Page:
We read "Tunnel in the Sky" out loud to our kids. (For years our evening reading time was to read a book out loud. That way we were all reading the same book and could talk about it together). The book is still required reading for the U.S. Army Rangers, which we know because our eldest became an Army Ranger. I have always loved Heinlein but didn't know about his childhood. This is wonderful! I'm looking forward to next Saturday's posting.
39 weeks ago
39 weeks ago Link To Comment
The problem with Heinlin is not his political views, it's that his later novels became in effect a vehicle for *preaching* those views, making them as boring as "Atlas Shrugged".

That is why the author of, for instance, "By his Bootstraps" and "And he Built a Crooked House" later wrote unreadable tripe like "The Number of the Beast".

Another thing both Asimov and Heinlein were alike in is that they both could not create a realistic female character to save their lives, but Asimov *knew* this, while Heinlein didn't...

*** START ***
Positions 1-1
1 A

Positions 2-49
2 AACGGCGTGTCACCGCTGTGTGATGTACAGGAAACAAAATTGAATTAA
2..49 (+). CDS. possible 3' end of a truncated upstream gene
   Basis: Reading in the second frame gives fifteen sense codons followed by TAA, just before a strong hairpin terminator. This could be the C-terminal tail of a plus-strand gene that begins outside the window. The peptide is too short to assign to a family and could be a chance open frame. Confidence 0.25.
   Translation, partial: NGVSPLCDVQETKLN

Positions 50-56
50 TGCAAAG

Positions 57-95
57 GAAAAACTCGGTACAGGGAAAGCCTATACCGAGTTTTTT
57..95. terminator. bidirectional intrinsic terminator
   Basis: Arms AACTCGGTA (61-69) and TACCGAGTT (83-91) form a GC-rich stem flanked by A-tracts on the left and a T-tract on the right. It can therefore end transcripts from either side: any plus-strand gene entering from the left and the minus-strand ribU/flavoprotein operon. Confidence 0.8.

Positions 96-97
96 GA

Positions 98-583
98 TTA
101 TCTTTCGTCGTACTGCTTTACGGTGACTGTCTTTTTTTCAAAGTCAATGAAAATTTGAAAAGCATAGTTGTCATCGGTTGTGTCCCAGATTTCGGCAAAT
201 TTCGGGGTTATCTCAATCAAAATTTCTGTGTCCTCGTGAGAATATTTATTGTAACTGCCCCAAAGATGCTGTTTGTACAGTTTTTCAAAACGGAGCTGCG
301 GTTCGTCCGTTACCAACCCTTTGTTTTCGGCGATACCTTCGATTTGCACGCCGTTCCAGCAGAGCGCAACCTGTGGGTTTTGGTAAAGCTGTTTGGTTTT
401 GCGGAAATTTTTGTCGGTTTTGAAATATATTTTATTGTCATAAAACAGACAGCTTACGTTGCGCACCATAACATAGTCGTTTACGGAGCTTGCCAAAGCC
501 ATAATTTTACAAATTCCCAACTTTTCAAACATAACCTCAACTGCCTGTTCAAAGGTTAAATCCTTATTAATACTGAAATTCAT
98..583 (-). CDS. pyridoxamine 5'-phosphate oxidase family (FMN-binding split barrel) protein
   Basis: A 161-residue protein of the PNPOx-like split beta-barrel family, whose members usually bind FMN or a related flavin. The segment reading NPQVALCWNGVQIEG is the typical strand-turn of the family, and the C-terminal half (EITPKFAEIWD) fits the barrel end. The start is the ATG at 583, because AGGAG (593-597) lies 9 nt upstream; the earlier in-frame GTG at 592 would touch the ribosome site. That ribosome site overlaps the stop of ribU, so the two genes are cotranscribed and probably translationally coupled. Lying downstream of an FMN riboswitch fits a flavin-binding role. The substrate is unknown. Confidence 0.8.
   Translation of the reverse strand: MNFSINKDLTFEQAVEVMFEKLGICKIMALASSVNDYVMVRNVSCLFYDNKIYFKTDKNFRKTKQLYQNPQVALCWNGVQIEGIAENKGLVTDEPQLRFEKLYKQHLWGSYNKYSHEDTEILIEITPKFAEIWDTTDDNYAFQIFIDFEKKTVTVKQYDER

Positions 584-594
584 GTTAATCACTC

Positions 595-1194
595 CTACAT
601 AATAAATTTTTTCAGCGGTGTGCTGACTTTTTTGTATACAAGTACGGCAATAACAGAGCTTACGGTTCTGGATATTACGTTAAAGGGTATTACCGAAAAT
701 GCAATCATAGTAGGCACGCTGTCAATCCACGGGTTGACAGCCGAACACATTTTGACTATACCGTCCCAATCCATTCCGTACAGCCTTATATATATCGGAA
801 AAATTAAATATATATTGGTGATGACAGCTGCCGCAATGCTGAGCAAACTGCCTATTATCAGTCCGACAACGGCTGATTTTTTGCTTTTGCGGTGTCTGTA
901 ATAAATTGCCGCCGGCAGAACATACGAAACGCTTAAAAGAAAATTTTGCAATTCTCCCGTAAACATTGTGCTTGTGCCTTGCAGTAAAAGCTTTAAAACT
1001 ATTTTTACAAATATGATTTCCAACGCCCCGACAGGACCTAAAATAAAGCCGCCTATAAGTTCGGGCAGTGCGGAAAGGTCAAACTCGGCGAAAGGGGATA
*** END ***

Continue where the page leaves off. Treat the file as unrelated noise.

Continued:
39 weeks ago
39 weeks ago Link To Comment
I didn't know there was an agreed on definition of a realistic female character nor that whatever that definition was it was desirable in an SF story.
38 weeks ago
38 weeks ago Link To Comment
And I loved Atlas Shrugged too.
39 weeks ago
39 weeks ago Link To Comment
I'm a female and I love his female characters, particularly Deety and Hilda from The Number of the Beast. Thinking about it, I may have found my way into my computer science degree because of Deety. I read that book to tatters. Unreadable? Boring? Not to me.
39 weeks ago
39 weeks ago Link To Comment
I must respectfully claim to have you beat there, ma'am.

I have managed to wear out two standard paperbacks, reglued the hardback three times at the spine before I finally gave up, and am desperately trying to preserve the trade edition for its exquisite artwork (although I wish they had not spread some of it across two pages).